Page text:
Blue is in the design spotlight as new pigments and products explore its meaning and create new associations for the colour. WGSN’s Sarah Housley reports
When a new ingredient or pigment comes along, it can change the product development process entirely, opening up exciting possibilities for colour, material, finish or flavour (if you’re designing food or drink). It isn’t often that this happens, so it’s a huge deal when a new hue is invented or discovered – just look at the buzz around Vantablack, the blacker-than-black material to which Anish Kapoor has since obtained the exclusive art rights. But recently, it’s happened again – and all the focus this time is on blue.
From design to food and drink, take a look at three new products that are shaking up the possibilities of just what you can do with blue.
The new pigment: YInMn Blue
YInMn Blue, a bold inorganic pigment that doesn’t fade, was accidentally discovered by a team at Oregon State University in 2009. Named after its key elements (Yttrium, Indium and Manganese), the pigment is the first new blue in 200 years, and recently became available commercially, licensed by the Shepherd Colour Company.
Potential uses include art restoration, energy-efficient paint and commercial coatings for cars and aircrafts. The pigment can also be ‘tuned’ to a wider range of blues, including sky blue and a deep blue-black.
The new drink: Gik Blue Wine
New Spanish company Gik has launched a bright blue wine, which is made with a blend of red and white grapes, then coloured with indigo and anthocyanin (a pigment that comes from grape skin) to give it its vivid hue. Priced at €10 a bottle, the 11.5% ABV wine is aimed at millennial consumers; recommended pairings include sushi, nachos and pasta carbonara, as well as music by James Blake and Alt J.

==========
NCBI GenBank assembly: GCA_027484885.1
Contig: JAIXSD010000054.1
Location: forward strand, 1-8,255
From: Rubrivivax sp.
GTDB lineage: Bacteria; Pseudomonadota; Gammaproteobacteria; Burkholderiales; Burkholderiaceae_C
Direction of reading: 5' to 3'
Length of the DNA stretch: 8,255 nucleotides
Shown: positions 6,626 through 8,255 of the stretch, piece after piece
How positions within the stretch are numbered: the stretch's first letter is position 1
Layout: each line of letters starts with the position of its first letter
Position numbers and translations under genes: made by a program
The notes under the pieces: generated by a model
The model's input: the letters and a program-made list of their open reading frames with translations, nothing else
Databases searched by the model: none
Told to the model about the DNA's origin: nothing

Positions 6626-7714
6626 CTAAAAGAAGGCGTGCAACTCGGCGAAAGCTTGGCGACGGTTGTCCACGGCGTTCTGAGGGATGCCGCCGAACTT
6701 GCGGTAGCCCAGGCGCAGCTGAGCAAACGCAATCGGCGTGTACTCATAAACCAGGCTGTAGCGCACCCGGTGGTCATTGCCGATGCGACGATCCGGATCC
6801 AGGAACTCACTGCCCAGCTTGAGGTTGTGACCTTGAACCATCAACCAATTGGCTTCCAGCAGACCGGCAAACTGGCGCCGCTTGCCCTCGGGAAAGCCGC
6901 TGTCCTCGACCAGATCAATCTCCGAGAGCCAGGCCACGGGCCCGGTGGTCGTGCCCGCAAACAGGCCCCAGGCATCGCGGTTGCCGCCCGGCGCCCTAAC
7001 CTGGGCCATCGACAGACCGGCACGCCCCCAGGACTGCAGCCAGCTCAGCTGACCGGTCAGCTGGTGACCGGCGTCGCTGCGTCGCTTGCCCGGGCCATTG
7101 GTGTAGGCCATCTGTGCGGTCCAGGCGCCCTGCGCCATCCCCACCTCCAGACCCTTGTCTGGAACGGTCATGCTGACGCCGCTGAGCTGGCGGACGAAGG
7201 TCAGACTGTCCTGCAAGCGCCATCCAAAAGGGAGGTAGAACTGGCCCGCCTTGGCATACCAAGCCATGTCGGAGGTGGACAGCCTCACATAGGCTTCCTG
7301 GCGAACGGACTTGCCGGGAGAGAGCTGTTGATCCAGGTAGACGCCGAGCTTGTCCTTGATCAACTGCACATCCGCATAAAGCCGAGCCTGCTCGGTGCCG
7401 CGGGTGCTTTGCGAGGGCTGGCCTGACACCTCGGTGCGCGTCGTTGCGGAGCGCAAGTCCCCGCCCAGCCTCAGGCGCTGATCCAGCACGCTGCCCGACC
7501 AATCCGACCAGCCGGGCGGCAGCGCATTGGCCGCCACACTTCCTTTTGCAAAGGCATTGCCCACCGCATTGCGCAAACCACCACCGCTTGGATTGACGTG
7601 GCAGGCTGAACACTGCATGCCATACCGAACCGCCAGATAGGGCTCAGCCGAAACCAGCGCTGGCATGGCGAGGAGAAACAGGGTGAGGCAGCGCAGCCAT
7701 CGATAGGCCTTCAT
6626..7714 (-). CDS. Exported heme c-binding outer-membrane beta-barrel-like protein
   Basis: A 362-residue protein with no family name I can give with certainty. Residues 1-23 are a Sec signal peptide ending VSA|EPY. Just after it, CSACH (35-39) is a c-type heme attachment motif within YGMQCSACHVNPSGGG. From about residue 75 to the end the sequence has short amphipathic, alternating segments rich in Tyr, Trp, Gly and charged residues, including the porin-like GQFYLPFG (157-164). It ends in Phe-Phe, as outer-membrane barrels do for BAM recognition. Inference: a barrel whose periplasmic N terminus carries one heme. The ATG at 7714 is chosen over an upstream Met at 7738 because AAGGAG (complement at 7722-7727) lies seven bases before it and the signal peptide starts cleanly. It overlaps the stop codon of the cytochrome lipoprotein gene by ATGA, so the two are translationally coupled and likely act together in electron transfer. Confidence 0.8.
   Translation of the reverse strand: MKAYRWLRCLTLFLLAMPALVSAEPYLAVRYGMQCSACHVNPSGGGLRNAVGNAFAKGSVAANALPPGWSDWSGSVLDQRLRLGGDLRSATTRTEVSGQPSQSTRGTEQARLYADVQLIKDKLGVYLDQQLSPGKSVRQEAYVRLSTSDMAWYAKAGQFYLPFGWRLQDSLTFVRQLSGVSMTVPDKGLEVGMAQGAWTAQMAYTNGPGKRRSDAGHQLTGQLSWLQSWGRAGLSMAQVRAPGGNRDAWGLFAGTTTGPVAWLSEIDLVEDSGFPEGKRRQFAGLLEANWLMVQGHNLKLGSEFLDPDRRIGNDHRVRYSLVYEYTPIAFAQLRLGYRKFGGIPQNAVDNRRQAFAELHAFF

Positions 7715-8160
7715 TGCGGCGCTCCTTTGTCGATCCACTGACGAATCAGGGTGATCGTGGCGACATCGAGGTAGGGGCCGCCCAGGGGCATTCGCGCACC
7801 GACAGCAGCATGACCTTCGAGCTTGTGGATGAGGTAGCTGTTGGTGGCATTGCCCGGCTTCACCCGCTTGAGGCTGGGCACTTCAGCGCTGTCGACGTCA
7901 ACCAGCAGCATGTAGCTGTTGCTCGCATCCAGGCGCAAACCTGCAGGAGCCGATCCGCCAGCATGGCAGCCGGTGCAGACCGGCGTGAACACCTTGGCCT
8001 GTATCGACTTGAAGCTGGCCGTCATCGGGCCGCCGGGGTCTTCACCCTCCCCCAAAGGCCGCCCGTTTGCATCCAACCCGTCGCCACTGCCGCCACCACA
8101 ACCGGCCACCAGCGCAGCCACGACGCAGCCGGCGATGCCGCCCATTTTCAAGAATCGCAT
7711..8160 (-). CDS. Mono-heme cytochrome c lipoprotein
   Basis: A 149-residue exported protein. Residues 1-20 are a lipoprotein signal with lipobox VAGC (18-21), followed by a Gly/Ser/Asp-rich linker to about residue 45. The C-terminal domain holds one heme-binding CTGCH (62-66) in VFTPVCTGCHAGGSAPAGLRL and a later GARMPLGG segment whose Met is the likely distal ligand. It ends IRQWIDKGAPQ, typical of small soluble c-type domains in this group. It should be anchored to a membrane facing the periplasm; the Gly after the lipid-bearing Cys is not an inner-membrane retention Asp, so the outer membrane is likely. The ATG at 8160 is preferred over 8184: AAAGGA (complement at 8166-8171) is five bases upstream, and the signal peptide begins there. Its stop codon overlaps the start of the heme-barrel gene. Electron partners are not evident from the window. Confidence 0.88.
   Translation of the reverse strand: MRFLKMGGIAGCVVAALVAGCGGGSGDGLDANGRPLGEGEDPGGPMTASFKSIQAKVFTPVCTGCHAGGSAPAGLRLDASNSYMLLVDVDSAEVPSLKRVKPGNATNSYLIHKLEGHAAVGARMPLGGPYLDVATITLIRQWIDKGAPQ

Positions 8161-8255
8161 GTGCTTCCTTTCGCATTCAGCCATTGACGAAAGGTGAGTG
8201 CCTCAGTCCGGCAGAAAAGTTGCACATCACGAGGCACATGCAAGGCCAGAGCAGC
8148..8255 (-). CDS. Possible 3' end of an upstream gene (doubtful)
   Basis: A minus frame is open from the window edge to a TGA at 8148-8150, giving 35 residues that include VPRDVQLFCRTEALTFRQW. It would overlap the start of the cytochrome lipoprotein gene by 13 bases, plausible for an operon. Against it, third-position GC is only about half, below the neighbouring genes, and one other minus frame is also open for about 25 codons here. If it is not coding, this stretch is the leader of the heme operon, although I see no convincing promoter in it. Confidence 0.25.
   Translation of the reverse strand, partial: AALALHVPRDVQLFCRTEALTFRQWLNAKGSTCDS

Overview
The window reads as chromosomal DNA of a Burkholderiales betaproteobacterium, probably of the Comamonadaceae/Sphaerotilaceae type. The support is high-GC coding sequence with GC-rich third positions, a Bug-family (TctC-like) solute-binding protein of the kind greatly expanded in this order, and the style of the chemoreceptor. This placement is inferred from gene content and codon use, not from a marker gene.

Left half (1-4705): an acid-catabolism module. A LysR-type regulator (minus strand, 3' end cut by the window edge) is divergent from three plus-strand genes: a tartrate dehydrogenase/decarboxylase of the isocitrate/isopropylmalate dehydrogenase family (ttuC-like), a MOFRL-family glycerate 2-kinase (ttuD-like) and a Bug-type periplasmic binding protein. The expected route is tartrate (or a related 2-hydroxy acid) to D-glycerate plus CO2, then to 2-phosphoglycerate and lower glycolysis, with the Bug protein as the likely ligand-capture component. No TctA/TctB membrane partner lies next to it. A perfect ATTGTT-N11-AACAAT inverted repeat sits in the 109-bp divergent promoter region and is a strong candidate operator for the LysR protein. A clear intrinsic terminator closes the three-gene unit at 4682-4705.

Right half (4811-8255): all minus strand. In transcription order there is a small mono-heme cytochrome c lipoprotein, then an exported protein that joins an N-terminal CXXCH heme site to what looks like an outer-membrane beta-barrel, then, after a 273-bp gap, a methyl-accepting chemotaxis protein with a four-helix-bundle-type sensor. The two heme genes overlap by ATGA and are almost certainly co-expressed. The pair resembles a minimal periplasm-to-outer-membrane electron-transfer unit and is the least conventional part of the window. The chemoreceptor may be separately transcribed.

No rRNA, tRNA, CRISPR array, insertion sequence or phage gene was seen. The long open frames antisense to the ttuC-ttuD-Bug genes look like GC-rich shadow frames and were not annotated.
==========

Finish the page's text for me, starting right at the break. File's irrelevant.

Gik is shaking up not only the expected colour of wine, but also the tasting ritual. Rather than providing technical tasting notes, the wine’s creators have made an “anti-technical” sheet. “We do not believe in wine tasting rules and we don’t think that anybody should need to study the bible of enology to enjoy a glass of wine,” they explain. The meaning of the colour, meanwhile, comes from Blue Ocean Strategy, a book that advocates creative freedom.
The new healthy: Smurf Latte
Meet the ‘Smurf latte’ – a blue, coffee-free drink made by Melbourne’s Matcha Mylkbar. The active ingredient here is E3Live algae, which gives the latte its blue-green shade and imparts a taste that’s been compared to seaweed. The algae is combined with lemon, ginger agave and coconut milk to make the super-drink, which costs $8.
Following the Smurf latte’s mega success on Instagram, the cafe is now planning to roll out a range of blue food and drink. Could this help turn blue – usually associated with heavily processed food and drink – into a colour that we associate first and foremost with healthy living?